A Supreme Court in Australia accepting a draft and unsent text message as a form of will for the deceased should not “open the floodgates to people making ‘DIY wills’”, a solicitor at Irwin Mitchell Private Wealth has said.
On the news that the Queensland Supreme Court in Brisbane has accepted a draft text message addressed to a deceased man’s brother, in which he gave “all that I have” to him and his nephew, Samantha Lauriston commented that the court “made it clear that there has to be exceptional circumstances for such a will to be held valid”.
The 55 year-old deceased man gave details of how to access his bank account and where he had hidden money in the house in the text message draft. For a will to be accepted in Queensland, where the man resided, it must typically be written and signed by two witnesses.
However, Ms Lauriston highlighted that the law in Queensland was altered in 2006 “to allow less formal types of document” to be considered a will. In the UK, the law does not allow for this, though the Law Commission is consulting on potential will reforms.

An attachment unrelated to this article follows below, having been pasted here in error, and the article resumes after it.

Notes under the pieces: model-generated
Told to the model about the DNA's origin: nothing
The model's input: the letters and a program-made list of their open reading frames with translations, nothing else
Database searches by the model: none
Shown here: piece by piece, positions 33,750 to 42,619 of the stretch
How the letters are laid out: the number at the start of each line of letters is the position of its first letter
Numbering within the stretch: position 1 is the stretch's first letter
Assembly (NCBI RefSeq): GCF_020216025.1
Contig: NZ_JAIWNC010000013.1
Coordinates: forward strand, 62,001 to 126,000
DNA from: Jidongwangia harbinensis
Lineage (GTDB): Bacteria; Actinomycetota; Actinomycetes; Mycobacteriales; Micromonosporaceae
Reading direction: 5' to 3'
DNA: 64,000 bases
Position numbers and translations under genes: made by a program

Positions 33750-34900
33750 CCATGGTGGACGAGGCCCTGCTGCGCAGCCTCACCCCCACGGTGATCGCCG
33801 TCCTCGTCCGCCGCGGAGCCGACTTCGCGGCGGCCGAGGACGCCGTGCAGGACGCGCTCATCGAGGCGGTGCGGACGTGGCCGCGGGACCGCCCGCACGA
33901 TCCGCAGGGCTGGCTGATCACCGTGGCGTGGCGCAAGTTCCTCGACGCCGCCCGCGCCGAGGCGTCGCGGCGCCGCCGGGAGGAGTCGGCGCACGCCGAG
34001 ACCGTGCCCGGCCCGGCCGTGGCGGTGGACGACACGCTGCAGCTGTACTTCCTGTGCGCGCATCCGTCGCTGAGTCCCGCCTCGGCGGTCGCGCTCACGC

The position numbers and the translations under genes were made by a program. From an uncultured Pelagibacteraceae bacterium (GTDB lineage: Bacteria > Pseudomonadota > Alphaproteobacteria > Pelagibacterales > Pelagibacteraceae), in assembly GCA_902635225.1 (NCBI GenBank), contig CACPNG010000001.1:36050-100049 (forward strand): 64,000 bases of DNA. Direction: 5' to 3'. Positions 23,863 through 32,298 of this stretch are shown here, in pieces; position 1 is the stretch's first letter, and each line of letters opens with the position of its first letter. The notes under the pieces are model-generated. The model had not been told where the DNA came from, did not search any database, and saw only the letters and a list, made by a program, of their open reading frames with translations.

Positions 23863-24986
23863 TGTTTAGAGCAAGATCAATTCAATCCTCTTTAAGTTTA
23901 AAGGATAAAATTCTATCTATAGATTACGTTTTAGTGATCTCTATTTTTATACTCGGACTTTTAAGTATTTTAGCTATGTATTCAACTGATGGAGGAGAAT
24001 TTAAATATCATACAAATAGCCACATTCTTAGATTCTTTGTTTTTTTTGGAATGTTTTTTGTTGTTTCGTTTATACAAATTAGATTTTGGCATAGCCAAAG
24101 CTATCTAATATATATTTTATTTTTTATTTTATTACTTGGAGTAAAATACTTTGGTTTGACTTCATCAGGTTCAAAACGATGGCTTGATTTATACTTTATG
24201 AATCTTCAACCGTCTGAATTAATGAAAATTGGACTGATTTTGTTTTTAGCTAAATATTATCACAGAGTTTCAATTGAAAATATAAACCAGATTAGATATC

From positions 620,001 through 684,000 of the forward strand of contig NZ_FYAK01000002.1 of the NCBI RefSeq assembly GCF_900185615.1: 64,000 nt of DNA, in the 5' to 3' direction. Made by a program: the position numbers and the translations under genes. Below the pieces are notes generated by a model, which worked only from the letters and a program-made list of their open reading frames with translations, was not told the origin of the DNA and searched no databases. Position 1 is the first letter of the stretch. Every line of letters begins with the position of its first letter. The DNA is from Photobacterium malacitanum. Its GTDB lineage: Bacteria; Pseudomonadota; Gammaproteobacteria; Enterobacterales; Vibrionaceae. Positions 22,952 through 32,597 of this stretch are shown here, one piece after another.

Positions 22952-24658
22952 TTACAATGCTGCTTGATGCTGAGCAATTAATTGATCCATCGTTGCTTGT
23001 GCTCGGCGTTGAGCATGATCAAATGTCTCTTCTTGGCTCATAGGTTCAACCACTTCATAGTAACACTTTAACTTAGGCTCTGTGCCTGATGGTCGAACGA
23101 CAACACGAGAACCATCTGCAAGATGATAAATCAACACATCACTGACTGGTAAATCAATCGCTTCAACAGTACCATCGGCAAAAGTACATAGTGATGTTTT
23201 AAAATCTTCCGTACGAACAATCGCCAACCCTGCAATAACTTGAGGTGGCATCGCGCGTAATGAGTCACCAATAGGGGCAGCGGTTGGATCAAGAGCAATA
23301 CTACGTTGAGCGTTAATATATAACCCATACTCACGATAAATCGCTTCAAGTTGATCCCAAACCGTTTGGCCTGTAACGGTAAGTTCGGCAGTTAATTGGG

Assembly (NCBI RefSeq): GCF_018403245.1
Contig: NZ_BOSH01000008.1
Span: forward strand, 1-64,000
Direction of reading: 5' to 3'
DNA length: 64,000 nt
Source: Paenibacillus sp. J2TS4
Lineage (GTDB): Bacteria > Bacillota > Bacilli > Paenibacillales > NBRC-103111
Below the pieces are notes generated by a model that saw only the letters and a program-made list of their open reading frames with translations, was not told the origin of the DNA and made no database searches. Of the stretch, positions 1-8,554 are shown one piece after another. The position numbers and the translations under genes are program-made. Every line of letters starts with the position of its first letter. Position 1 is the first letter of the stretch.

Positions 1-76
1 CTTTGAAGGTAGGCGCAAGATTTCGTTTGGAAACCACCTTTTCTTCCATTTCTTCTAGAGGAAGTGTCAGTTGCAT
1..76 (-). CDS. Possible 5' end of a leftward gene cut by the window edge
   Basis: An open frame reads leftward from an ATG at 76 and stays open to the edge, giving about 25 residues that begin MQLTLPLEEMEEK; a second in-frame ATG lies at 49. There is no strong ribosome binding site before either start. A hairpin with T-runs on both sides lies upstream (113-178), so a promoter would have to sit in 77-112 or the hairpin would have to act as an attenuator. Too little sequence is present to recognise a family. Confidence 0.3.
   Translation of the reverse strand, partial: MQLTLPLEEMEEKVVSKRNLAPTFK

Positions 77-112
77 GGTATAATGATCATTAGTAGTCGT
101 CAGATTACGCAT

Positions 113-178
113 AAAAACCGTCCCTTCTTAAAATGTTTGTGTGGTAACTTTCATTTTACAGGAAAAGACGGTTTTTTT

According to Ms Lauriston, the consultation will “consider whether the law could be reformed to encourage and facilitate will-making in the 21st century and whether the law should be updated to take account of developments in technology”.
She added: “There are strong arguments to suggest that wills should continue to be drafted in traditional written documents, but it also has to be considered that there would be many advantages to an individual being able to express their testamentary wishes in electronic, audio or audio-visual recording.
“In the age of electronic communications, people’s lives are increasingly conducted online and ultimately, the traditional method of creating a will is set to become outdated. That said, any changes will have to be carefully thought through to make sure that the vulnerable are protected and that the system is not open to abuse.”
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